April 25, 1955

LIB

George James McIlraith

Liberal

Mr. Mcllrailh:

I was ready to do so just

as soon as Mr. Speaker had finished, but the hon. member for Winnipeg North Centre was able to voice his interjection before that time had arrived.

Topic:   THE BUDGET
Subtopic:   ANNUAL FINANCIAL STATEMENT OF THE MINISTER OF FINANCE
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CCF

Stanley Howard Knowles (Whip of the Co-operative Commonwealth Federation)

Co-operative Commonwealth Federation (C.C.F.)

Mr. Knowles:

I wanted to be sure the

hon. member had a chance to speak. We have not heard from him for quite a while.

Topic:   THE BUDGET
Subtopic:   ANNUAL FINANCIAL STATEMENT OF THE MINISTER OF FINANCE
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LIB

George James McIlraith

Liberal

Mr. Mcllrailh:

There are members in the

house who think it is not wise to be heard too frequently.

Mr. Speaker, the bill before the house seeks authority to grant to a patent application an effective filing date of July 20, 1950. The necessity for the legislation arises out of the somewhat technical requirements of our patent law and procedure in dealing with applications. In 1947 an application under No. 564079 was filed and dealt with. By amendments to the regulations under the Canadian Patent Act there is procedure for what is known as supplementary disclosure, covering subsequent discoveries related to any patent application pending before the patent office. In this particular case a further application by way of supplementary disclosure was made in 1950, because of further research work that had been done on the subject matter of the patent.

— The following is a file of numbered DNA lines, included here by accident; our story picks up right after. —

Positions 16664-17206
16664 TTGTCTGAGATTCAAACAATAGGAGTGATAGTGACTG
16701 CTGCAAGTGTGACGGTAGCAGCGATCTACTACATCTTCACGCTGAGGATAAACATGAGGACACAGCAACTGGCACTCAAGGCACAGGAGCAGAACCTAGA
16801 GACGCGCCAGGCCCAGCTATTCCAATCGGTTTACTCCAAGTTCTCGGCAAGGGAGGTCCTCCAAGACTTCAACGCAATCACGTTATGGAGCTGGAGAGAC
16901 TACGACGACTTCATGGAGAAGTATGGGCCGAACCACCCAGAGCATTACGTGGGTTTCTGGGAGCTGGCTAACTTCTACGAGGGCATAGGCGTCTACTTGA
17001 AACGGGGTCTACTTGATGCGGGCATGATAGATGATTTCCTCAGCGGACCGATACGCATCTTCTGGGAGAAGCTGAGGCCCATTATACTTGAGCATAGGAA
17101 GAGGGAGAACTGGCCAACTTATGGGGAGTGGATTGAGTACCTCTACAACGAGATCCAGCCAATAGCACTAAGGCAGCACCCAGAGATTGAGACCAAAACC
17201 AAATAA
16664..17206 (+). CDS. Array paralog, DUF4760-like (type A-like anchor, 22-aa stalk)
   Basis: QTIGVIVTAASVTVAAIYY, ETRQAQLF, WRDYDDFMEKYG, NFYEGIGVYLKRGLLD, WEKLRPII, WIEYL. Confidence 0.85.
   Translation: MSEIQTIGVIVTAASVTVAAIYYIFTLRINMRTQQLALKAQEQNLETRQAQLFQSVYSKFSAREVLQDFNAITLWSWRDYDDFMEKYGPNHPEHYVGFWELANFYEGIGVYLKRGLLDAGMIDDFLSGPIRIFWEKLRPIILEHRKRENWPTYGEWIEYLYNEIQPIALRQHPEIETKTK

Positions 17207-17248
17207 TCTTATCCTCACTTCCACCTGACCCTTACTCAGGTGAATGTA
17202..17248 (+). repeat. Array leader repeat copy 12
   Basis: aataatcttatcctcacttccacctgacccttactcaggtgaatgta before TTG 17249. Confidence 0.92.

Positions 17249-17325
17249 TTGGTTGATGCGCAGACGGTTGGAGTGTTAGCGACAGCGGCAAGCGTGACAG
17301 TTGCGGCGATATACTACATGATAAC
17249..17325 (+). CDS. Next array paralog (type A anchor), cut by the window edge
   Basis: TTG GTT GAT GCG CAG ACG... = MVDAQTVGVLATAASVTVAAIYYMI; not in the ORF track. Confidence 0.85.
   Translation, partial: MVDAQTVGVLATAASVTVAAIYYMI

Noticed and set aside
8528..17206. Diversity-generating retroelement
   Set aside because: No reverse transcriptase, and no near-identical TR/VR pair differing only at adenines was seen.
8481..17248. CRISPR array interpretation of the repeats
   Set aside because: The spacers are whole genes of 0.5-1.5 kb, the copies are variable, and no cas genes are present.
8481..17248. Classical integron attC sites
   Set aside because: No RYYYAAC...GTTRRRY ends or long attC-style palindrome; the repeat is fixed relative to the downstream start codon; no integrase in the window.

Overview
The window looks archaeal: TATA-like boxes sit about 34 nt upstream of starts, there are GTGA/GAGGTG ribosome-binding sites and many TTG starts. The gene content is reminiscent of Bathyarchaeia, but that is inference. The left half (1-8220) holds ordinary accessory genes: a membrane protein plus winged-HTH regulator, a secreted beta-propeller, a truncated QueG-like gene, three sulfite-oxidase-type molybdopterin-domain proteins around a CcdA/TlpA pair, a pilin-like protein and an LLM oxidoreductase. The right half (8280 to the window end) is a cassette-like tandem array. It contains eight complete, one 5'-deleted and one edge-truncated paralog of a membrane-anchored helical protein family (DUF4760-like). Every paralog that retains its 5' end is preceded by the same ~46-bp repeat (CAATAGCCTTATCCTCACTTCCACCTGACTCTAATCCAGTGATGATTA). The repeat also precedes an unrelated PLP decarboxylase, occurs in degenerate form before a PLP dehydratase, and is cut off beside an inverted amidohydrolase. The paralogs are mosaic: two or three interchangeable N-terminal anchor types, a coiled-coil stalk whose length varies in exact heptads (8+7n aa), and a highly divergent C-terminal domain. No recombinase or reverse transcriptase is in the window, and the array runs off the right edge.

This application by way of supplementary disclosure procedure was rejected and it was held that a new application was required, but by the time the application by way of supplementary disclosure was rejected the statutory period for filing the new application had lapsed, and the consequence of the procedure is that the applicants are not able to have the patent granted through the regular channels under the patent legislation.

As I say, the procedure is somewhat technical, and I have perhaps oversimplified it a little. I think it would be the wish of hon. members when dealing with it in committee to go into the whole matter in some detail, but I doubt that it is practicable or possible to give a much fuller explanation at this stage that would be of a helpful nature to

[The Acting Speaker (Mr. Applewhaite).]

hon. members in considering the matter. I therefore ask for the second reading and then the reference to the committee.

Topic:   THE BUDGET
Subtopic:   ANNUAL FINANCIAL STATEMENT OF THE MINISTER OF FINANCE
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Motion agreed to, bill read the second time and referred to the standing committee on miscellaneous private bills.